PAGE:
Every song about minions: The soundtrack to the film “The Rise of Gru”


ATTENTION: This contains SPOILERS for Minions: The Rise of Gru.

The films “Despicable Me” and “Minions” are known for their daring and inspiring soundtracks, and “Minions: The Rise of Gru” are no different. A few years after “Minions” (2015), the minions are back for another solo adventure, except this time the young version of Steve Carell’s Gru is also an important part of the story. Throughout their next adventure — which is actually the first adventure of Gru and the minions in the Despicable Me chronology — the classics of the 70s are reinterpreted to illustrate what the life of 12-year-old Gru was like.

Despite the addition of Gru to the composition of “Minions: The Rise of Gru”, the film in many ways remains a continuation of “Minions”. Gru’s first steps in trying to become “despicable” are an important part of the film, but the script finds a way to keep the minions in the spotlight. Steve Carell’s character turns out to be kidnapped by his hero — or, to be more precise, the villain — and the minions must not only save Gru, but also return the McGuffin stone.

Related: “Despicable Me and the Minions” Viewing Order (Release and Chronological Order)

Given that the action takes place in the 70s, it was easy to predict that in Minions: The Rise of Gru will be a lot of classics of that period. It was also easy to predict that this classic would be reinterpreted in some way. Thus, many Minions songs: The Rise of Gru are modern covers of songs from the 70s or earlier. Here is a breakdown of each song by Minions: The Rise of Gru.

“Shining Star” by Brittany Howard featuring Verdine White (originally recorded by Earth, Wind & Fire, 1975): First song heard in Minions: The Rise of Gru, is “Shining Star” in the intro, which comes right after the Universal song. the title page, as it was in the previous films “Despicable Me” and “Minions”.

“Bang Bang” by Caroline Polacek (originally recorded by Nancy Sinatra, 1966): After a Cold Start introduces the Vicious Six and the Stones, Minions: The Rise of Gru sees another funny opening credits sequence in the form of Caroline Polacek’s cover of “Bang Bang” playing this.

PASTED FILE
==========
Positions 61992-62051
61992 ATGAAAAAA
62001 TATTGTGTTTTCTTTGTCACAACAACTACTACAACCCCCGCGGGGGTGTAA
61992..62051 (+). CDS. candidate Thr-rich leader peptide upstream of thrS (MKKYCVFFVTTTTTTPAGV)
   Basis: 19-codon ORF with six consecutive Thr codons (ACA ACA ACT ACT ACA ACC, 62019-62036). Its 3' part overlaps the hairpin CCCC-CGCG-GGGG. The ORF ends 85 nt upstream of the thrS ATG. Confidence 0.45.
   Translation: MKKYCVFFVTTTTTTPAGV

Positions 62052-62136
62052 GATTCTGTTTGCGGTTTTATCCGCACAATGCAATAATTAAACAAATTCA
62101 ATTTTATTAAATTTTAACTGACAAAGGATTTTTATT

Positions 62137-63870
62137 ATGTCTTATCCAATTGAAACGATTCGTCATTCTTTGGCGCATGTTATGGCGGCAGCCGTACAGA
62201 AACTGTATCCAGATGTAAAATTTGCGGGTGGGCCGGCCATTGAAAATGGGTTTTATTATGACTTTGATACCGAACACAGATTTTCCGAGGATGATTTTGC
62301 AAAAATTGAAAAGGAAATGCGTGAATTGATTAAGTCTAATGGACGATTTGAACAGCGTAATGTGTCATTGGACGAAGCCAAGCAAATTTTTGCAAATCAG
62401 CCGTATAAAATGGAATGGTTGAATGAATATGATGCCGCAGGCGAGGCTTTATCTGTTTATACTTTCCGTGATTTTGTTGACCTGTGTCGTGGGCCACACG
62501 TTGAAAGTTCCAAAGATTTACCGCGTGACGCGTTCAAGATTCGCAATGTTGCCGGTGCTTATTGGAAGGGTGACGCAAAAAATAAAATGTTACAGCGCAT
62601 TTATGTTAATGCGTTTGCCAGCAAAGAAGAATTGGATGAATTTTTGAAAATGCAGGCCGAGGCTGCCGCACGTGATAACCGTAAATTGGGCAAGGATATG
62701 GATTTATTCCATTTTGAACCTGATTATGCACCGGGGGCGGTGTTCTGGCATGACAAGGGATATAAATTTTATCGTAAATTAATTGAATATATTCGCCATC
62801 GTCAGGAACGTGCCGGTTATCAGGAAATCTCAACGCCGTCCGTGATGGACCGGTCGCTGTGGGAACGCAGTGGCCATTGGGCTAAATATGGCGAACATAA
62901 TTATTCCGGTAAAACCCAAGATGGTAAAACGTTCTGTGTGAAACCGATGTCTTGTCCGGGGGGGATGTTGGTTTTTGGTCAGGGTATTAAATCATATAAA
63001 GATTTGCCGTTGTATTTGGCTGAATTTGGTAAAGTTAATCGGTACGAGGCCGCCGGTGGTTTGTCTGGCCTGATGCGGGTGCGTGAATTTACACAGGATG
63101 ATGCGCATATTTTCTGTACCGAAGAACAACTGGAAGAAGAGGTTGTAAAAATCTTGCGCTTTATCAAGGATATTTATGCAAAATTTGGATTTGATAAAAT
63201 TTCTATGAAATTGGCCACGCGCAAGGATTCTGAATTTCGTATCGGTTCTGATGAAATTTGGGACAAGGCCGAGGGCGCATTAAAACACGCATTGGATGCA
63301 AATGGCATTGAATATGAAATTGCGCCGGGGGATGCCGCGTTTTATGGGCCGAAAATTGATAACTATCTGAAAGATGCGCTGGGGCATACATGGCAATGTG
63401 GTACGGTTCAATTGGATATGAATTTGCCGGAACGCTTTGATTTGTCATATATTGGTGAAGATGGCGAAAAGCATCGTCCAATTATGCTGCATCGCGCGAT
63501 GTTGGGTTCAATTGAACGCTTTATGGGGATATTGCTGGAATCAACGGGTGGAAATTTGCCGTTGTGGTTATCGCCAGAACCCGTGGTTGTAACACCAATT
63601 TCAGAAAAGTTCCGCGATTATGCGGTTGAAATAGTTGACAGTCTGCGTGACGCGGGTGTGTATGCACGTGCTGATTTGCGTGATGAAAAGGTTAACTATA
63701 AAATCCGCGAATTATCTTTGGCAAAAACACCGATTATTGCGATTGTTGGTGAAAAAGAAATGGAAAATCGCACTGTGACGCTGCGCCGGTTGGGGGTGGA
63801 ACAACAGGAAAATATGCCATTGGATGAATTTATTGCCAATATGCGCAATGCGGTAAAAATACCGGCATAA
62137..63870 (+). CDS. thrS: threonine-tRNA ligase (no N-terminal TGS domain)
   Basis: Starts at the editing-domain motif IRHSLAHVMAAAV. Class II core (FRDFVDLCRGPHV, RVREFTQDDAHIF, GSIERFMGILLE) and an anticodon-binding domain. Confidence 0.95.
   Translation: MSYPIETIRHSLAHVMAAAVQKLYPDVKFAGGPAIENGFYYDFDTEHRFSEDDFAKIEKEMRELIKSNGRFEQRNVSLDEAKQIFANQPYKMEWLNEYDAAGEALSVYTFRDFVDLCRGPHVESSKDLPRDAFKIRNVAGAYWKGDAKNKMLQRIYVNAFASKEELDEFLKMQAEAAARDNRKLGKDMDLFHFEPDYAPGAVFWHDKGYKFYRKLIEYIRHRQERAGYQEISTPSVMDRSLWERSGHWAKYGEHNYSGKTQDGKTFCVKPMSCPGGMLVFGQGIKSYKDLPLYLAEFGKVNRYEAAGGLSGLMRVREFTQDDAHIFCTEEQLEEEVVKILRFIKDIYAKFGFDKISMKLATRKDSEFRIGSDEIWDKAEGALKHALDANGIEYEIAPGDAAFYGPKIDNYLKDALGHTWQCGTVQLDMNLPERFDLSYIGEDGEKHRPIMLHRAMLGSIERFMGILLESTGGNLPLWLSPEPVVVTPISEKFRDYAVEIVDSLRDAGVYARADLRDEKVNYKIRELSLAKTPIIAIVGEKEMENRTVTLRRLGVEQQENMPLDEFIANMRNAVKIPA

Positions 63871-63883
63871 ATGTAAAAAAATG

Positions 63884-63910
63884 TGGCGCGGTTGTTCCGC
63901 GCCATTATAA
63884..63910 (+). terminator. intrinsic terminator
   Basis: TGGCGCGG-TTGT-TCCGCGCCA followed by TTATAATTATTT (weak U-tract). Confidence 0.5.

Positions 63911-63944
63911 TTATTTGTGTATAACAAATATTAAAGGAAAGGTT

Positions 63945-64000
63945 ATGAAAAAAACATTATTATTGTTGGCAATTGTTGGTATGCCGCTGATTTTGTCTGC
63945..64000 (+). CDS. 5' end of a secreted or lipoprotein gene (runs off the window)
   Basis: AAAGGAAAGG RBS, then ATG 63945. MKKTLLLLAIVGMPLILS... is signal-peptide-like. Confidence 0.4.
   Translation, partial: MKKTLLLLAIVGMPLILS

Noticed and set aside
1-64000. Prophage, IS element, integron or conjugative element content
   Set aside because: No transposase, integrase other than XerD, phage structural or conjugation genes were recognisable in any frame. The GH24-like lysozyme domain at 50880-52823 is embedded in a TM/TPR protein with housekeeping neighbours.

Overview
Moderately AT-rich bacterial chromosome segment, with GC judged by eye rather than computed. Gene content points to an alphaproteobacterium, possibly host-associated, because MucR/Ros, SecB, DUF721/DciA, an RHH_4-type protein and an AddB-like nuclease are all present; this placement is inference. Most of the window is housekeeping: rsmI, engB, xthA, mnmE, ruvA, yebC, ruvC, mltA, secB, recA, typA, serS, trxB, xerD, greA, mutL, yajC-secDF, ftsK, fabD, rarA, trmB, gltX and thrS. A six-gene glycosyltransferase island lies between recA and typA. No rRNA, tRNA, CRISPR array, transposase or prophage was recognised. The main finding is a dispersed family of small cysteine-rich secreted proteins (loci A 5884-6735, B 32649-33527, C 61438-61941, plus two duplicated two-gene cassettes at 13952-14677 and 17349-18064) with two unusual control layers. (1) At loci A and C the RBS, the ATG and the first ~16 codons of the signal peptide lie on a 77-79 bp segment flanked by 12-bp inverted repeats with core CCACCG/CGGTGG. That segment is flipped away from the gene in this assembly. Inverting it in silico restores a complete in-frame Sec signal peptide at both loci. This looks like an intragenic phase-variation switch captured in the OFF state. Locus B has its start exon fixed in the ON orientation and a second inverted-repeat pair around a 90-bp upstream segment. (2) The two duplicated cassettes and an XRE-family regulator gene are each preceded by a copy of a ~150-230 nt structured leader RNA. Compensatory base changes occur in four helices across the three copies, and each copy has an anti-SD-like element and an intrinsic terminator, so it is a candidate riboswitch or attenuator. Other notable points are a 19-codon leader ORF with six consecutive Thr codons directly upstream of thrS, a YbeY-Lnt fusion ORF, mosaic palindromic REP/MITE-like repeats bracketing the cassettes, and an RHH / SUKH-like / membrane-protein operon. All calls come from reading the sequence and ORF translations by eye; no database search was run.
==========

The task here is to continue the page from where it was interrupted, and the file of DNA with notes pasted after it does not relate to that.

“Cecilia” by The Minions (originally recorded by Simon and Garfunkel): Minions can sing their own version of Simon and Garfunkel’s “Cecilia”. The song plays while the minions are working at Gru’s store, preparing for his big interview the next day.

Gary Clark Jr.’s “Car” (originally recorded by The Ides of March 1970): A version of Gary Clark Jr.’s “Car” plays while GRU is on his way to an interview with the Vicious Six, possibly a Spider-spoof of the Sinister Six at the Criminal Records store.

“You’re No Good” by Weyes Blood (originally recorded by Linda Ronstadt, 1975): The password for meeting the Vicious Six is “You’re No Good”, and it has more significance in the plot of Minions: The Uprising of Gru. Gru has to play Wayes Blood’s “You’re Bad” in order for the secret passage to open, except that it only works when GRU plays it backwards.

“Fly Like an Eagle” by Thundercat (originally recorded by Steve Miller Band, 1976): When Gru complains that the minions are only mixing things up, one of them picks up a signal to play a mixtape, and it can be heard a little. “Fly like an eagle.”

“Goodbye To Love” by Phoebe Bridgers (originally recorded by The Carpenters, 1972): Similarly, after Steve Carell’s GRU leaves the house, angry at his minions for losing the stone, the same minion plays a sad track — “Goodbye To Love” by Phoebe Bridgers.

“Blitzkrieg Bop” by Ramones: to correct your mistake, according to the plot of Minions: The Rise of Gru minions begin a mission to find the stone. Then “Blitzkrieg Bop” plays as they return to the party where they left the stone.

“Dance to the Music” by HER (originally recorded by Sly and The Family Stone, 1967): The stone that the minions were looking for was at the Biker. He not only returned to them, but also offered one of the minions a ride back to San Francisco. That’s when “Dance to the Music” plays.

“Born To Be Alive” by Jackson Wang (originally recorded by Patrick Hernandez, 1979): Part of the Minions’ journey in Minions 2 was to learn how to fight. They turn for help to Master Chow, played by Michelle Yeoh from Everything Everywhere All At Once, and during her last lesson in the movie franchise “Despicable Me” plays “Born To Be Alive”.

“You Can’t Always Get What You Want” by The Rolling Stones: “You Can’t Always Get What You Want” is a song that plays at the end of Minions: The Rise of Gru, and is the most appropriate choice for marking the beginning of the Gru path.